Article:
i 1 Thess. ii. 19, 20.

though he have no hope of seeing them in this world, he feels assured that he shall meet them again at the right hand of God, and dwell with them for ever in his immediate presence; the thought of a temporary separation from them is swallowed up in the joy that the blessed prospect affords him. So it is with the spiritual Parent, when beholding or hearing of the prosperity of his children: for he knows that he shall “rejoice in the day of Christ, that he has not run in vain, or laboured in vaink"] Permit me now to ADDRESS you, 1. In a way of retrospective inquiry

[What report must I hear of you? What report have you to give me of yourselves? Has your walk been consistent, uniform, progressive?--- Be assured, I am prepared to rejoice in your welfare with a truly paternal joy ----] 2. In a way of prospective admonition

[Great and manifold are your dangers, whatever progress you may have made. That you may escape them, “ take heed to God's word,” and follow the steps of your blessed Lord: and look to him for all needful strength. “ Be strong in him," and you shall “ be more than conquerors through him"

k Phil. ii. 16.






Jude 14, 15. Enoch also, the seventh from Adam, prophe

sied of these, saying, Behold, the Lord cometh with ten thousand of his saints, to execute judgment upon all, and to convince all that are ungodly among them of all their ungodly deeds which they have ungodly committed, and of all their hard speeches which ungodly sinners have spoken against him.

GOD has had in every age some to testify against the ungodly, and to warn them of the consequences of their sin at the future judgment: and though the faithful execution of this office meets with but ill returns from an ungrateful world, yet we trust there will be found, to the end of time, some, who will gladly suffer reproach or even death itself in the service of their God, and in the benevolent attempt to save their fellow-sinners from destruction. We do not indeed hear of many, who were witnesses for God, before the time of Moses; and even his warnings and exhortations were enforced principally with temporal sanctions : yet the certainty of a future judgment was known not only by Moses, but by the antediluvian world; and was solemnly urged by Enoch as a motive to repentance. This prophecy is not recorded in the Old Testament; but, by whatever means St. Jude attained the knowledge of it, whether by tradition, or by some written memorial, or by immediate inspiration, we may be sure that it was delivered by Enoch; and we may be thankful that such a precious fragment of inspired truth has been preserved to us.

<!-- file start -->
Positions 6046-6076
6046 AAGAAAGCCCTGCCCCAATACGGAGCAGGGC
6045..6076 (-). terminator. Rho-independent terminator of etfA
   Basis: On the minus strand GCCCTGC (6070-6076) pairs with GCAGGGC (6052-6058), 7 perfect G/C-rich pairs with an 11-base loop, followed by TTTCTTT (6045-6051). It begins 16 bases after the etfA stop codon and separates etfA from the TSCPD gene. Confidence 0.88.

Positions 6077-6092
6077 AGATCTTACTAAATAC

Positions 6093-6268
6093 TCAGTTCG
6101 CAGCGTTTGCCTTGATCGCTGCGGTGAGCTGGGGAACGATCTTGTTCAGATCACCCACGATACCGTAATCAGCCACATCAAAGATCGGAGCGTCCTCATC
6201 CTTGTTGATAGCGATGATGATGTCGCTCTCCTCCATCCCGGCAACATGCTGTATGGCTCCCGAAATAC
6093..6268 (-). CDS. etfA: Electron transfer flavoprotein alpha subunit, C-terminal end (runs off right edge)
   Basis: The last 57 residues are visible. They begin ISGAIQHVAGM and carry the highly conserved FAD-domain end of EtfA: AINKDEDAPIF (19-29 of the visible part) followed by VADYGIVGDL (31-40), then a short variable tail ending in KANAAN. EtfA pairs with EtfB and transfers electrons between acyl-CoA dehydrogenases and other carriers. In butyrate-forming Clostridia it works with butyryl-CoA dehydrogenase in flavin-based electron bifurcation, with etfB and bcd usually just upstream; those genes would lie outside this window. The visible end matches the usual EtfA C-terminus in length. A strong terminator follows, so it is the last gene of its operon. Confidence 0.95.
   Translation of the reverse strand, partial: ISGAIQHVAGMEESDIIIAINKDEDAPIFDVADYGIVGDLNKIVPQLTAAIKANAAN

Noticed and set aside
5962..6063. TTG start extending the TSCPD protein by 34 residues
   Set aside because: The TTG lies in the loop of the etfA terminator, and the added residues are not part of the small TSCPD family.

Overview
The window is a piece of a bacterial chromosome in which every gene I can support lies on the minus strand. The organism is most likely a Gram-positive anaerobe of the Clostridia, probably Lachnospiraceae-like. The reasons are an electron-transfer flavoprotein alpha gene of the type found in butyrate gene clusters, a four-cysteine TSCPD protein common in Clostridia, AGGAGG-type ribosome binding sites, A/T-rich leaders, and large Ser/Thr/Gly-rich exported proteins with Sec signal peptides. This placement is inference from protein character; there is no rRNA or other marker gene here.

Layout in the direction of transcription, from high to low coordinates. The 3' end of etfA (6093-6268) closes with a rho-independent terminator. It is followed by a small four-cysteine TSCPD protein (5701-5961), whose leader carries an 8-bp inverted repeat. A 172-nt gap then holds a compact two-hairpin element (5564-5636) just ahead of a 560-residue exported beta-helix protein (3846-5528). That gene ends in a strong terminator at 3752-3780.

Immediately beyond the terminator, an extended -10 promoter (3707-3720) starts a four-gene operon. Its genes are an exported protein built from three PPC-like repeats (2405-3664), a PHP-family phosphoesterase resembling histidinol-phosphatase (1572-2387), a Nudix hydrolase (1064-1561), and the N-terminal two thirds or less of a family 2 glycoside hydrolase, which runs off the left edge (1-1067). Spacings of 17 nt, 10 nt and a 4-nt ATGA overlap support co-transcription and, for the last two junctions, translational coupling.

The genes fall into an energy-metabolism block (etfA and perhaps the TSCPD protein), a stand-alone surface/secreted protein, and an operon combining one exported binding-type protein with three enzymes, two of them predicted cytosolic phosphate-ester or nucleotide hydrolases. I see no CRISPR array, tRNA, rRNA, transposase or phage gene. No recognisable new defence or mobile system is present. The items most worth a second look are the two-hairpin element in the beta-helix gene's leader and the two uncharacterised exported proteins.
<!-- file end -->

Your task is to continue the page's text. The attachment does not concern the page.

It proclaims to us, 1. The manner in which our Lord shall come to

judgmentChrist, we are assured, is coming to judge the world

[There can be no reason to doubt that Enoch referred to Christ, even to that very “ seed of the woman, who was to bruise the serpent's head:” him he represents as coming to complete his victory over Satan and his agents by calling them to his tribunal, and by consigning them over to the punishment they have deserved. The New Testament writers uniformly speak to the same effect: they declare that it is at the judgment seat of Christ we must standa; that it is Christ who is ordained to be the Judge of quick and deado; and, that all judgment is therefore committed unto him, because he is the Son of mano; or, in other words, that he, who died for sinners, shall, in that very nature that he assumed for them, be the immediate author of salvation to his followers and of condemnation to his enemies.]

And even the manner of his appearing is here plainly predicted

[It is not with “ his saints," but with his holy ones, or holy angels, that he will come. The saints will not be his assessors in judgment till they themselves shall have received their sentence: then indeed - they shall judge angelsa;" but till then, they themselves will stand before him to be judged. But the holy angels will be his attendants in the clouds of heaven; all the “ myriads" of them shall descend with him from their blessed abodes, to increase the solemnity of that day, and to honour him, to whom they owe their very existence. This accords with the description given by Daniele, by St. Paul', and by Christ himself. How different will our Lord's appearance then be from what it was when he first visited our guilty world, and lay a helpless infant in the manger! and how earnestly should we now exert ourselves that we may be prepared to meet him!]

a 2 Cor. v, 10.
d 1 Cor. vi. 3.
& Matt. xxv. 31.

b Acts x. 42.
e Dan. vii. 9, 10.

c John v. 27.
f 2 Thess, i. 7, 8.